I had long assumed that we are the product of our past, informed and bound by personal history and attendant memory. I now find it more logical to presume that we stand only in the present, loosely composed of impressions of our past and future. If this is so, then every moment offers the promise of a shift, an opening, the edge of something.
It’s thrilling to stand at the edge of something – both physically and metaphorically. There’s a zing to it. The world tilts. The prospect of change is palpable.
Indeed, it has always been the scintillating edges of things that have lured me forward, backward, sideways toward crazily disparate and wonderfully unexpected outcomes. Each consideration unfailingly leads to the next and this subtle conversation is, to me, what making is all about.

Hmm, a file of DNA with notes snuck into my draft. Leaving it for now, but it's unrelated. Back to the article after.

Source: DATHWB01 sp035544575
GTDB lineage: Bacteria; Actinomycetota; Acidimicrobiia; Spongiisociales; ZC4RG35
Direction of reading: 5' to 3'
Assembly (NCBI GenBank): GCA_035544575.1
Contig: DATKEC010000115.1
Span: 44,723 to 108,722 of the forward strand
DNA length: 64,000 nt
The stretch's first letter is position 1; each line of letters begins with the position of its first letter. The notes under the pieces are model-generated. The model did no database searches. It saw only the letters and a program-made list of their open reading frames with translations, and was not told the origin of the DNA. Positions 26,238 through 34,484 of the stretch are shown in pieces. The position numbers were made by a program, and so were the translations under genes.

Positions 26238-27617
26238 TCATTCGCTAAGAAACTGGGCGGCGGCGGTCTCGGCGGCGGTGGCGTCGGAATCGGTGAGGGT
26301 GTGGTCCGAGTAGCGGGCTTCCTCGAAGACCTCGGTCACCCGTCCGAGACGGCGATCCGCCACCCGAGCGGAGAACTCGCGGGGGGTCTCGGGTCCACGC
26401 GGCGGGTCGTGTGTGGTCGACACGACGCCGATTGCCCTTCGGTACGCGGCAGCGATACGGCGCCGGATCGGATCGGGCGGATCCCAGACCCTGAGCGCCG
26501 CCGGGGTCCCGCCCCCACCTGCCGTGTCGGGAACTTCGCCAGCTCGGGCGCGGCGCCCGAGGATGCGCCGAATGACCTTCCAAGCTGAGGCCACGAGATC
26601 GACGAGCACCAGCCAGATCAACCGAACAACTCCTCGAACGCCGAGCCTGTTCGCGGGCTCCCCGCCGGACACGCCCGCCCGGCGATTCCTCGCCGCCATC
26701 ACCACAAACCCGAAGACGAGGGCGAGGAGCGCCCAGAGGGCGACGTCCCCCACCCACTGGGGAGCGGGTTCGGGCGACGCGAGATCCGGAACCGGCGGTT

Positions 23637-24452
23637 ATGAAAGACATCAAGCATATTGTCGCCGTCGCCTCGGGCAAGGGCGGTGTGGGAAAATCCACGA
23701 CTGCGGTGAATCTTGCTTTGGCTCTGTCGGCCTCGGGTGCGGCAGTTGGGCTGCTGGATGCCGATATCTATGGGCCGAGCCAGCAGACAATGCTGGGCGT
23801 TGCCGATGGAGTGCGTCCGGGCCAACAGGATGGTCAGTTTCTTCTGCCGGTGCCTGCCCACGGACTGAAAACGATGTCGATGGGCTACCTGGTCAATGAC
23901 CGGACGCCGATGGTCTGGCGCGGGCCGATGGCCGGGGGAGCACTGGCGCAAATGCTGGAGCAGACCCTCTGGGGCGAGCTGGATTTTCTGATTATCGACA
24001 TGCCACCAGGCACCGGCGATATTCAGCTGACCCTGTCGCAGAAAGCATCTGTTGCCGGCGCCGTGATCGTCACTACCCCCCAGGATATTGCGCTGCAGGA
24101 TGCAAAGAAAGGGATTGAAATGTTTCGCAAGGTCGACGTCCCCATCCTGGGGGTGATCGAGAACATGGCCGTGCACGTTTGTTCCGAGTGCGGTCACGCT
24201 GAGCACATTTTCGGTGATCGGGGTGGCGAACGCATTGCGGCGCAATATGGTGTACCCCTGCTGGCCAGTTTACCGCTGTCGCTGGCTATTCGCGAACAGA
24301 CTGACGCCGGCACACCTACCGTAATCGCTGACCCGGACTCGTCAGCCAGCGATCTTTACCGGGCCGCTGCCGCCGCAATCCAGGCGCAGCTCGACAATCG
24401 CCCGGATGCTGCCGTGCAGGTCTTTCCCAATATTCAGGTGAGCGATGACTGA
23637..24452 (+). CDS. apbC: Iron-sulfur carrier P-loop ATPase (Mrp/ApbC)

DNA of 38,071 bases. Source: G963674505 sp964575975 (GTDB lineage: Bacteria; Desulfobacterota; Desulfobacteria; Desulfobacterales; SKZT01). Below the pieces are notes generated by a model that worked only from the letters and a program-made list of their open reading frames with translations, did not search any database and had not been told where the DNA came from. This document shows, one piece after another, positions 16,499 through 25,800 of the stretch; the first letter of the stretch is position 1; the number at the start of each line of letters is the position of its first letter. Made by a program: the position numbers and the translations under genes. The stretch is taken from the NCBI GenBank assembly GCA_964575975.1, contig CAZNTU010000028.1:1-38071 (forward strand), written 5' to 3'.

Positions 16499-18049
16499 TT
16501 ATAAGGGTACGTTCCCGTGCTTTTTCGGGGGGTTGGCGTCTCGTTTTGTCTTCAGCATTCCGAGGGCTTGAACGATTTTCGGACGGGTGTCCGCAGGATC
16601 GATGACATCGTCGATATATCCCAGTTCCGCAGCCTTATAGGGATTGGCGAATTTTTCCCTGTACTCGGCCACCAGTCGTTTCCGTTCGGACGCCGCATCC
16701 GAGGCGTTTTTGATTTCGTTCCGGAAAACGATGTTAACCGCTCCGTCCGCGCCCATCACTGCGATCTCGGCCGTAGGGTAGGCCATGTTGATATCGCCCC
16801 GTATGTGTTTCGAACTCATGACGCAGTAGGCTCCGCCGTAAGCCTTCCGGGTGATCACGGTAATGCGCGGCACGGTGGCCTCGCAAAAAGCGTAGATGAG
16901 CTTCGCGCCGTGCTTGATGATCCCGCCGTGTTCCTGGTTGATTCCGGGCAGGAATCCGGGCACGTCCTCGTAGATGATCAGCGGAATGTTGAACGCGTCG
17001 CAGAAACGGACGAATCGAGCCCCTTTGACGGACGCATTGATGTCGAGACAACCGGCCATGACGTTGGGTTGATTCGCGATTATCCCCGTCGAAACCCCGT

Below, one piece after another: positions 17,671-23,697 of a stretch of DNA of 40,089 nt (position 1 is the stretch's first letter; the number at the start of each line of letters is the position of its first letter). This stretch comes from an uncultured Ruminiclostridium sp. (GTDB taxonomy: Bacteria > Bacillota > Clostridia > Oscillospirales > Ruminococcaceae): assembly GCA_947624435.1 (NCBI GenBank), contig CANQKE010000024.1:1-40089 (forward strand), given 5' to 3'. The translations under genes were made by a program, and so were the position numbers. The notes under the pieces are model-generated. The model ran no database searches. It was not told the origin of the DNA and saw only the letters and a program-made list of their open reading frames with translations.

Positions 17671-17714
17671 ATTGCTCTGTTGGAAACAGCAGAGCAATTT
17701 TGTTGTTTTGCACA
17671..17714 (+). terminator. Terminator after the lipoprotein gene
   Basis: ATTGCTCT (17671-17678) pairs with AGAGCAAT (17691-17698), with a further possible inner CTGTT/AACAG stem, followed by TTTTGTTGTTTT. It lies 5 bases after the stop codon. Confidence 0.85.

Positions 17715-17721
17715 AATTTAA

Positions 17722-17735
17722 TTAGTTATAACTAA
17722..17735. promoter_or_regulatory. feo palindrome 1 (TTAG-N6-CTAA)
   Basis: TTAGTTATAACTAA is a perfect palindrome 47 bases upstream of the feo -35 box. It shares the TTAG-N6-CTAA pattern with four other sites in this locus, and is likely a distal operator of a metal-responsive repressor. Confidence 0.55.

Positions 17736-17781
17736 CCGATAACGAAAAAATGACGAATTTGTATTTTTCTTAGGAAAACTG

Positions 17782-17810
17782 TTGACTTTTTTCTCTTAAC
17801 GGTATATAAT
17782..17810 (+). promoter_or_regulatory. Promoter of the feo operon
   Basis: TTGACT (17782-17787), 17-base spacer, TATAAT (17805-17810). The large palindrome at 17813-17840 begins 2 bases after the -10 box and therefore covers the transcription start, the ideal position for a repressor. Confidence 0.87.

Catharine Newell was selected by Western Art & Architecture as “One to Watch,” was chosen five times by Corning Museum of Glass for the annual New Glass Review, and has been featured on Oregon Public Broadcasting’s Art Beat. Newell’s work can be found in the permanent collections of the Academy of Arts & Design, Tsinghua University in Beijing, and the Hunter Museum of American Art in Chattanooga, Tennessee.